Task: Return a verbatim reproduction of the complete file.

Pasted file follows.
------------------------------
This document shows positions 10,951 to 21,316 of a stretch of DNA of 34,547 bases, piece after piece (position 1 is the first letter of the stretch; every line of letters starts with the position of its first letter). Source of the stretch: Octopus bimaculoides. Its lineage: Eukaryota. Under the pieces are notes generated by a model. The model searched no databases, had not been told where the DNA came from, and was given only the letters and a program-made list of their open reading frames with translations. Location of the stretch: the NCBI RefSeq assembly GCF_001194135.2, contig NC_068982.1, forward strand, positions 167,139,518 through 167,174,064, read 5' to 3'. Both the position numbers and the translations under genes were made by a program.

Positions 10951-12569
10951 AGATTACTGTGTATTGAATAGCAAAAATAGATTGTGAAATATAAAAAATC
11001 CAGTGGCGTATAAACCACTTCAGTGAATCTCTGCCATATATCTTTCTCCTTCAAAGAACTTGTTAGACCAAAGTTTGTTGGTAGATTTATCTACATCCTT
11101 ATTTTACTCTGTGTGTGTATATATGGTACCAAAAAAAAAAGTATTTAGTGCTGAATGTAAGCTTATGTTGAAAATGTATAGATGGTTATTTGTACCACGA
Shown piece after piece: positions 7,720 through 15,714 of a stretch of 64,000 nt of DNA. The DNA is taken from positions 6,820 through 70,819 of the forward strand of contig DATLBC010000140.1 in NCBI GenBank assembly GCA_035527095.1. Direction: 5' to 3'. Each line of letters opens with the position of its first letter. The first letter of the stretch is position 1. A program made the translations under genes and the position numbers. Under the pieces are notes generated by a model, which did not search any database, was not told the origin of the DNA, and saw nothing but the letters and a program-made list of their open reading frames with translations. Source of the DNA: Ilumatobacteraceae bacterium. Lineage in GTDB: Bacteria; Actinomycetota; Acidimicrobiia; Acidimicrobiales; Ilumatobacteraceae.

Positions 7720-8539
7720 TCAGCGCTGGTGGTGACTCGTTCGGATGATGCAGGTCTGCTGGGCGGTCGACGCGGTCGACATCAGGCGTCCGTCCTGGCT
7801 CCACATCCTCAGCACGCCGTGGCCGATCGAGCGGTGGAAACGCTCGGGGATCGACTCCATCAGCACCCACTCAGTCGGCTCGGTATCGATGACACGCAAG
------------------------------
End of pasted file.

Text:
This document shows positions 10,951 to 21,316 of a stretch of DNA of 34,547 bases, piece after piece (position 1 is the first letter of the stretch; every line of letters starts with the position of its first letter). Source of the stretch: Octopus bimaculoides. Its lineage: Eukaryota. Under the pieces are notes generated by a model. The model searched no databases, had not been told where the DNA came from, and was given only the letters and a program-made list of their open reading frames with translations. Location of the stretch: the NCBI RefSeq assembly GCF_001194135.2, contig NC_068982.1, forward strand, positions 167,139,518 through 167,174,064, read 5' to 3'. Both the position numbers and the translations under genes were made by a program.

Positions 10951-12569
10951 AGATTACTGTGTATTGAATAGCAAAAATAGATTGTGAAATATAAAAAATC
11001 CAGTGGCGTATAAACCACTTCAGTGAATCTCTGCCATATATCTTTCTCCTTCAAAGAACTTGTTAGACCAAAGTTTGTTGGTAGATTTATCTACATCCTT
11101 ATTTTACTCTGTGTGTGTATATATGGTACCAAAAAAAAAAGTATTTAGTGCTGAATGTAAGCTTATGTTGAAAATGTATAGATGGTTATTTGTACCACGA
Shown piece after piece: positions 7,720 through 15,714 of a stretch of 64,000 nt of DNA. The DNA is taken from positions 6,820 through 70,819 of the forward strand of contig DATLBC010000140.1 in NCBI GenBank assembly GCA_035527095.1. Direction: 5' to 3'. Each line of letters opens with the position of its first letter. The first letter of the stretch is position 1. A program made the translations under genes and the position numbers. Under the pieces are notes generated by a model, which did not search any database, was not told the origin of the DNA, and saw nothing but the letters and a program-made list of their open reading frames with translations. Source of the DNA: Ilumatobacteraceae bacterium. Lineage in GTDB: Bacteria; Actinomycetota; Acidimicrobiia; Acidimicrobiales; Ilumatobacteraceae.

Positions 7720-8539
7720 TCAGCGCTGGTGGTGACTCGTTCGGATGATGCAGGTCTGCTGGGCGGTCGACGCGGTCGACATCAGGCGTCCGTCCTGGCT
7801 CCACATCCTCAGCACGCCGTGGCCGATCGAGCGGTGGAAACGCTCGGGGATCGACTCCATCAGCACCCACTCAGTCGGCTCGGTATCGATGACACGCAAG